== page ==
1

Some call it light OCD, some might call it security risk. I just don't like how it throws it all in there, especially template names.

How to only assign page id or even better - slug?

Note that this is in header template, it should output current page's id / slug.

All "professional", high quality WP sites I've examined, doesn't have that kind of mess.

<body <?php body_class(); ?>>

          |
          v

<body class="home page page-id-495 page-template page-template-template-home-slideshow page-template-template-home-slideshow-php logged-in">
2

Honestly, it's source code. The only people who see it are you and other developers. Anybody casually visiting your website will never know or understand this stuff so really there's no harm keeping it there. Buttttt... if you want to get rid of it you could filter body_class:

function custom_body_class( $classes ) {
    global $post;

    if( isset( $post ) && is_object( $post ) ) {
        $classes = array( "page-{$post->ID}" );
    }

    return $classes;
}
add_filter( 'body_class', 'custom_body_class' );
| improve this answer | |
  • Maybe that's just paranoia but isn't it better if random people doesn't know the name of templates? Ofcorse there are pros who will get it one way or another but main crowd, casual 15 year old "hackers" who just want to destroy everything around them. – N00b Dec 11 '15 at 19:45
  • 2
    @N00b If somebody has enough access to your system to do anything using $post_ids then they can just loop through and guess. WordPress auto-increments page / post ids automatically 1 by 1. So it's really a non-issue, whether they know a post_id or not guessing would be faster and easier. Plus, at that point you have more to worry about than just posts and pages. – Howdy_McGee Dec 11 '15 at 19:48
1

"Some" may call this all kinds of things, but that doesn't make "them" correct.

As a "page load" problem, these classes are trivial. They add very few characters to a page.

As a security problem, also trivial. Most have zero security consequence at all-- so what it this is a "page"--, and those that do have only minor consequences and only if the custom template is written very, very poorly. Additionally, most template names can be guessed by thinking about the template hierarchy built into Core, so removing the classes gains you very little. What you've got is something closely related to "premature optimization".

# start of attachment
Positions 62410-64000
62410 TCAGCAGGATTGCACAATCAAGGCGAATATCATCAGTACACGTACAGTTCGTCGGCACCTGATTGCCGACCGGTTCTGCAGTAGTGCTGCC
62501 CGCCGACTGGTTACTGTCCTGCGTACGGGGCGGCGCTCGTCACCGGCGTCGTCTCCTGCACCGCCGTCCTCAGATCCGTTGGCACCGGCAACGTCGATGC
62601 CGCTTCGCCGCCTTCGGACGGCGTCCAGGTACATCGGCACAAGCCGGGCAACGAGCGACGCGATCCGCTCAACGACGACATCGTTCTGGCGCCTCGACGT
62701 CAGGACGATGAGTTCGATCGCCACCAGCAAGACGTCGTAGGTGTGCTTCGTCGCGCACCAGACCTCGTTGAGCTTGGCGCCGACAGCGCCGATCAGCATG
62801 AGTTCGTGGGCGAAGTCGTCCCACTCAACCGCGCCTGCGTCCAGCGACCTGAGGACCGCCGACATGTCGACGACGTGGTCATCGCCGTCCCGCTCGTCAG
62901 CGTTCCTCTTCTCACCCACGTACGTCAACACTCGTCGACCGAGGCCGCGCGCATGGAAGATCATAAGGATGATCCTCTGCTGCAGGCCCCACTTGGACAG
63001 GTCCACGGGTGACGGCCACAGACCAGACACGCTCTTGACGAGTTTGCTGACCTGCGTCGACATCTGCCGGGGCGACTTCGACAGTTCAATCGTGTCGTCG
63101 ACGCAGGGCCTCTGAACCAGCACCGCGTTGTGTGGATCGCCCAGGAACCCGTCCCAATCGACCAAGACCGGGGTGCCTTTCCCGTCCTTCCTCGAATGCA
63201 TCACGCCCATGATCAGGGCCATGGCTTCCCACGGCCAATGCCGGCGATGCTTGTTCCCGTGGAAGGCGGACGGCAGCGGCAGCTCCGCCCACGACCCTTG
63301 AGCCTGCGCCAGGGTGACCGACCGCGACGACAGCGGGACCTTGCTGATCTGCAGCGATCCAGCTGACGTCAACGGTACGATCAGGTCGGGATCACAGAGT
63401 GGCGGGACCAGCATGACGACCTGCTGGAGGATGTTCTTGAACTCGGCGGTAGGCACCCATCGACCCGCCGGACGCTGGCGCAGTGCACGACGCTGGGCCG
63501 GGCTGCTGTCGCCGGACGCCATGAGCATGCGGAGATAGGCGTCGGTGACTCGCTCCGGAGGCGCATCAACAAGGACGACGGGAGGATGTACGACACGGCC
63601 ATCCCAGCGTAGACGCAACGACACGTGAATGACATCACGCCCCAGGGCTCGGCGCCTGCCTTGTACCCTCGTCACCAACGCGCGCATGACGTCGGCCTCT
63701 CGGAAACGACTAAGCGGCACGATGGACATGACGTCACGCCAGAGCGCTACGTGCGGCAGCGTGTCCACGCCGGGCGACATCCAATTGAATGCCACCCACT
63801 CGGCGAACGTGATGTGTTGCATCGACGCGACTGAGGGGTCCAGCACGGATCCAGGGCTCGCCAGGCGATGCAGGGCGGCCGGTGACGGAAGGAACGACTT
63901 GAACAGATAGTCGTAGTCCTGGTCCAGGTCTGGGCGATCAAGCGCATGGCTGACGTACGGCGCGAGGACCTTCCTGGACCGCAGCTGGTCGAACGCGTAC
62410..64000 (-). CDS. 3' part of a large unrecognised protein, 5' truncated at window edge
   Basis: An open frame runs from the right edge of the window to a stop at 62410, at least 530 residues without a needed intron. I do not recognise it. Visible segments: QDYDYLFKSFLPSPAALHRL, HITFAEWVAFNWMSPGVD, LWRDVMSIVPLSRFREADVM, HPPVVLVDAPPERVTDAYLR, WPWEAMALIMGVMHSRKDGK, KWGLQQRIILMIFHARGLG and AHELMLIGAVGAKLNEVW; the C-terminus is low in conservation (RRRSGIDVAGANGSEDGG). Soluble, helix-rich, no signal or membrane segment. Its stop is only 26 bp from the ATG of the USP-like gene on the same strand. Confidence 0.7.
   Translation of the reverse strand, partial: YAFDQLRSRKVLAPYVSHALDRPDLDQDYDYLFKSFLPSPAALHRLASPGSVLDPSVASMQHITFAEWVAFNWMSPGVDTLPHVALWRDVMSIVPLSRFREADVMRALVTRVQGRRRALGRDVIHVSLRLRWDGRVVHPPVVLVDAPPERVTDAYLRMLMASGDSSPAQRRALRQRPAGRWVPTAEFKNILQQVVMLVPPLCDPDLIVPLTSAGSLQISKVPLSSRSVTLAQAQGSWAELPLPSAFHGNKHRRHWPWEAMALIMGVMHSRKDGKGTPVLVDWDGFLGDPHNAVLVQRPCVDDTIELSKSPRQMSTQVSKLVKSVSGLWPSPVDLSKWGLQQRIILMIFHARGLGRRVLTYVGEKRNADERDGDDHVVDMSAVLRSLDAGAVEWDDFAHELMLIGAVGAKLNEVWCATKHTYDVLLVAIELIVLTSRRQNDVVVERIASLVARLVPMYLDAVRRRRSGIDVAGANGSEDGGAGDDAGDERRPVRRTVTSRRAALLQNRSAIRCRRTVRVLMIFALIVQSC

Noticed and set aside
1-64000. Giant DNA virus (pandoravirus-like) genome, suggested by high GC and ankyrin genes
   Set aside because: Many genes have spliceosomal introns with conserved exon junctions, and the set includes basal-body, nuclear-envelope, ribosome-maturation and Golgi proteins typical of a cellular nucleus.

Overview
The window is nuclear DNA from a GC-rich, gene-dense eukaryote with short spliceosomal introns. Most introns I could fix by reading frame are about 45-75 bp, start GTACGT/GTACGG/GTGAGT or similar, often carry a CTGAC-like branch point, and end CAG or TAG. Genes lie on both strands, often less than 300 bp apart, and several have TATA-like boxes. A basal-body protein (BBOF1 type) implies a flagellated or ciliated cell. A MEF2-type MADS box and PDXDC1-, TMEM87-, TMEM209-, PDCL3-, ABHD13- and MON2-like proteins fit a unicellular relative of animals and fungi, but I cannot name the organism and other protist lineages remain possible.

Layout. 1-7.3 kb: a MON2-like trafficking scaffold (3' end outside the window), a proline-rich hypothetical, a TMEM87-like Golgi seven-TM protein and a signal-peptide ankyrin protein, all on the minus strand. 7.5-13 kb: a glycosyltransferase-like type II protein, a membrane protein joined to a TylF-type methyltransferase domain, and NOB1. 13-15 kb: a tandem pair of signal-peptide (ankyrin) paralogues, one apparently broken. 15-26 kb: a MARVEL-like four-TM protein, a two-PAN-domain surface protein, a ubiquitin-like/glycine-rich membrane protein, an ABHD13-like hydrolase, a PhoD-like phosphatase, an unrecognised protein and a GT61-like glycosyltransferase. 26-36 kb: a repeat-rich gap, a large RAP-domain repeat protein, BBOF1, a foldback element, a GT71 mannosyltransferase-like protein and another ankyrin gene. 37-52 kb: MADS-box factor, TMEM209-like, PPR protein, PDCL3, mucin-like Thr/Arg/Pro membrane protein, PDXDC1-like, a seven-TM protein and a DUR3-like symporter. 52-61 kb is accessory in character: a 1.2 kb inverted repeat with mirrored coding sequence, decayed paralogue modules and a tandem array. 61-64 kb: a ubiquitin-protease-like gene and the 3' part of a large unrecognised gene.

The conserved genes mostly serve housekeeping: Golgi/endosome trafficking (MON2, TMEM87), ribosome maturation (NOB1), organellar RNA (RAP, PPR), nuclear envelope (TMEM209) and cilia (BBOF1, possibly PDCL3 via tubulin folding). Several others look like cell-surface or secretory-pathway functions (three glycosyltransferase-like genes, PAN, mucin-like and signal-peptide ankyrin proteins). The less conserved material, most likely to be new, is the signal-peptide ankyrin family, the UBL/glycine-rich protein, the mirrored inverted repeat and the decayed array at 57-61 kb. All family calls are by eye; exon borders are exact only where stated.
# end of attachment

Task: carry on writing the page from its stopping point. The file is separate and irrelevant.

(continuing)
You should also be aware that removing the classes could potentially break formatting provided by themes or plugins, as these can, and reasonable should be able to, depend upon Core classes.

You are also removing admin-bar and logged-in classes, which could effect Core functionality.

However, the body_class filter lets you do what you want. The following will very aggressively remove all but the postid-{ID} class.

function body_class_wpse_211556($classes) {
  $qobj = get_queried_object();
  //   var_dump($qobj); die;
  $classes = array();
  if (!empty($qobj) && is_a($qobj,'wp_post')) {
    $classes[] ='postid-'.$qobj->ID;
  }
  return $classes;
}
add_filter('body_class','body_class_wpse_211556',PHP_INT_MAX);
| improve this answer | |
0

Here's how to filter the body_class(). This will only use the page slug if you have it, (and whatever classes that are added through additional filters in your functions, such as customize-support).

    function wpse211556_body_classes($classes) {
            unset($classes);
            $slug = strtolower(str_replace(' ', '-', trim(get_bloginfo('name'))));
            $classes[] = $slug;
            return $classes;
    }
    add_filter('body_class', 'wpse211556_body_classes');

Reference: https://codex.wordpress.org/Plugin_API/Filter_Reference/body_class

| improve this answer | |

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